Back Ken Burns cites LOA’s Reporting Vietnam as “go-to source” for his new film
U.S. Army Bell UH-1D helicopters airlift members of the 2nd Battalion, 14th Infantry Regiment, northeast of Cu Chi, South Vietnam, 1966. (James K. F. Dung, SFC/National Archives and Records Administration; public domain via Wikimedia Commons)

Nineteen years after it was first published, Library of America’s two-volume anthology Reporting Vietnam: American Journalism 1959–1975 is enjoying renewed visibility thanks to director Ken Burns’s 18-hour documentary The Vietnam War, airing this month on PBS.

As Burns recently indicated on Twitter, he and his collaborators—co-director Lynn Novick and writer Geoffrey C. Ward—relied extensively on Reporting Vietnam in preparing the film:



Reporting Vietnam: American Journalism 1959–1975 brings together original newspaper and magazine reports and contemporary books by more than eighty writers to create a mosaic of the war and its impact on an increasingly fractured American society. The first volume traces the deepening American involvement in South Vietnam from the first deaths of American advisers in 1959 through the controversial battle of “Hamburger Hill” in 1969; the second, events from the revelation of the My Lai massacre in 1969 through the fall of Saigon in 1975. Both books are now available as a set, at a special sale price.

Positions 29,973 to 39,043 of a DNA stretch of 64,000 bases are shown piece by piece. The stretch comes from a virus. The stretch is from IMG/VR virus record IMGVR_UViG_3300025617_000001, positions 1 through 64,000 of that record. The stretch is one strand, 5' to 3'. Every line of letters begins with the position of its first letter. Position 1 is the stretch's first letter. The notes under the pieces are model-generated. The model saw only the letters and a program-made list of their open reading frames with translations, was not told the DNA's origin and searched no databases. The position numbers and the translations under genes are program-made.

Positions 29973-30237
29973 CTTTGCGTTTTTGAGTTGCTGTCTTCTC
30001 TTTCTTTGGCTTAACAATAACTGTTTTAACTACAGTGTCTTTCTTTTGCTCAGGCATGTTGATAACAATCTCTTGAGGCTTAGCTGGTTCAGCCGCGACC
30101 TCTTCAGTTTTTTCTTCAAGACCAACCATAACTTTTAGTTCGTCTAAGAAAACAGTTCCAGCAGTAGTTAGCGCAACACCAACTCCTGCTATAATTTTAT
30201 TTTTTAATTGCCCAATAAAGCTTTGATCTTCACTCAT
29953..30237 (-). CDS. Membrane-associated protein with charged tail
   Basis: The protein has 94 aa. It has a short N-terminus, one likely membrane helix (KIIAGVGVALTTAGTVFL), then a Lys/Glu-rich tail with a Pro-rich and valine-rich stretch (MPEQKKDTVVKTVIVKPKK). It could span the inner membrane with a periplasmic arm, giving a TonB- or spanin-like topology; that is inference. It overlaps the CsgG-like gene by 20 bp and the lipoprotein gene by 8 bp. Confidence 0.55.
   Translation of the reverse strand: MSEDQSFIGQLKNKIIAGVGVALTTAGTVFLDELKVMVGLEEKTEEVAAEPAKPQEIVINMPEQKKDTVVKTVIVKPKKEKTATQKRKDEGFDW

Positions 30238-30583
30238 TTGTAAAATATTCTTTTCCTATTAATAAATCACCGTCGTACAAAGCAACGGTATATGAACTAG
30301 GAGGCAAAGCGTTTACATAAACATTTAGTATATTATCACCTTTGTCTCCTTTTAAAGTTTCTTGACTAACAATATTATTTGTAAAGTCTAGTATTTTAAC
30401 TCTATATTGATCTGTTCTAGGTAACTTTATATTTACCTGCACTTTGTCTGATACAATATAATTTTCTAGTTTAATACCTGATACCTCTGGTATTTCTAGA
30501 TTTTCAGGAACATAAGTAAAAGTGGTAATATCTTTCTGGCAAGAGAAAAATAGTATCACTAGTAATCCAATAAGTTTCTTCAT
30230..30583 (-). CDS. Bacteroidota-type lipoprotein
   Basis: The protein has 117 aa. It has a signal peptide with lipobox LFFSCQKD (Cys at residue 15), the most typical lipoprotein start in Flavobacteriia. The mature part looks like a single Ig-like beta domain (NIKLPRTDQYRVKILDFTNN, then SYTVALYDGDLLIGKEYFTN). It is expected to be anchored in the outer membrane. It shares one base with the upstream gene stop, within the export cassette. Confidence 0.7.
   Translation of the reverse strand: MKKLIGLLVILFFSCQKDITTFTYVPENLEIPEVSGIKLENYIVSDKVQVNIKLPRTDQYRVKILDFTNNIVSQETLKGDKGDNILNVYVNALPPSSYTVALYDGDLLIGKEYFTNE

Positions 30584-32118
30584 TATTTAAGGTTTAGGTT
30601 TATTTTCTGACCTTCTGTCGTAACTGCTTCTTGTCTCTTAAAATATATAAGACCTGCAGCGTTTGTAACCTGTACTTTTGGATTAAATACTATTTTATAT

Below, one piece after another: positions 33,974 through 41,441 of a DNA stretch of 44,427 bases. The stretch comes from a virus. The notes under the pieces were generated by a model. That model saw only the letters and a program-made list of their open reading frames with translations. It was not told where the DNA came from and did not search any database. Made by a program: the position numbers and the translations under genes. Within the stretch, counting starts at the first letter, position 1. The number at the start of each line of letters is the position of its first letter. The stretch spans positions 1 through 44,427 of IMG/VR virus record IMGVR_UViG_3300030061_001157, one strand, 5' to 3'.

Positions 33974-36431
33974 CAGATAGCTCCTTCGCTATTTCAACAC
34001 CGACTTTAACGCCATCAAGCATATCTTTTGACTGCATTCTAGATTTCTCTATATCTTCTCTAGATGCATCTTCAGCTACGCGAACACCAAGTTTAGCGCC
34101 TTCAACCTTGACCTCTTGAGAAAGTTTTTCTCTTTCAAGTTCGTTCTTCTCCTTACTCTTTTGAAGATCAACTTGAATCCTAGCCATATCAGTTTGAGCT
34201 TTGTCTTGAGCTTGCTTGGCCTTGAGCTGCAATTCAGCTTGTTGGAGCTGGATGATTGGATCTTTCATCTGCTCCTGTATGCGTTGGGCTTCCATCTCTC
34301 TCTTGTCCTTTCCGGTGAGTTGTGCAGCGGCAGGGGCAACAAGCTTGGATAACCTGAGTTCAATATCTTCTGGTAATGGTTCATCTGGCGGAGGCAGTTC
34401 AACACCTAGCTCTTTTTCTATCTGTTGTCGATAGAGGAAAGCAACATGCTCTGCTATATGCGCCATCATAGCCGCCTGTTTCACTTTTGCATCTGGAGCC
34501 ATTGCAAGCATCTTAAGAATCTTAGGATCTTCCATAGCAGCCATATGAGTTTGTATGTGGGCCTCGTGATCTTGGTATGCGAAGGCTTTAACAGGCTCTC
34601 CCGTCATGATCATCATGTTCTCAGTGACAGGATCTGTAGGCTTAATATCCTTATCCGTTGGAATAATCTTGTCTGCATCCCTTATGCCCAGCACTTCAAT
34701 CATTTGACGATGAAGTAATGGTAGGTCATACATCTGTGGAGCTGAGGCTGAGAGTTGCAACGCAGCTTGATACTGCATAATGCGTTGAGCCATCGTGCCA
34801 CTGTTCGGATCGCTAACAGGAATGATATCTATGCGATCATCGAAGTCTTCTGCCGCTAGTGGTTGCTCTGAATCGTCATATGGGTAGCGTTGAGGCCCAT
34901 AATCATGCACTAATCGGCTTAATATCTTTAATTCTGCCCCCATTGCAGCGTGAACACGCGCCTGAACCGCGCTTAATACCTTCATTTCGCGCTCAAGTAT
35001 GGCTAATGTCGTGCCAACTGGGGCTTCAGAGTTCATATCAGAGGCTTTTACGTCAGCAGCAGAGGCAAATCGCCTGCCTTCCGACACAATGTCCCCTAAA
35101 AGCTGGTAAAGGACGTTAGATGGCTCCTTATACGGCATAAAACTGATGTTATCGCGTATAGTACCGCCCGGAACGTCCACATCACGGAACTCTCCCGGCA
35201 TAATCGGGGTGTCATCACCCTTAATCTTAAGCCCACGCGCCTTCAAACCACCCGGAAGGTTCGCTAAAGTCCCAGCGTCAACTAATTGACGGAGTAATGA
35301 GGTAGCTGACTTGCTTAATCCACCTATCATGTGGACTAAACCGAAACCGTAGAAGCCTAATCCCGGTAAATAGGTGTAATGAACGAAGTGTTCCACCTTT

Library of America’s coverage of Vietnam-era America doesn’t end there, however. For more perspectives on this tumultuous period, readers are encouraged to consider the following offerings in fiction, memoir, essay, and poetry:

• Philip Roth’s novel American Pastoral, which depicts the devastating effects of “the war at home” on a single New Jersey family;

• W. S. Merwin’s 1967 volume of poems The Lice, which Dan Chiasson recently called “one of the indelible books about the war” in The New Yorker;

• From the memoir Thud Ridge, fighter pilot Jack Broughton’s description of being hit by a surface-to-air missile on a mission over North Vietnam;

• Susan Sontag’s “Trip to Hanoi,” her controversial account of a trip to the North Vietnamese capital at the war’s height;

• Numerous dispatches from the front lines of the antiwar movement in War No More: Four Centuries of American Peace Writing.

War No More includes an excerpt from Norman Mailer’s The Armies of the Night, his classic “nonfiction novel” about the October 1967 march on the Pentagon. Library of America will publish the complete Armies of the Night in February 2018, as part of Norman Mailer: Four Books of the 1960s.

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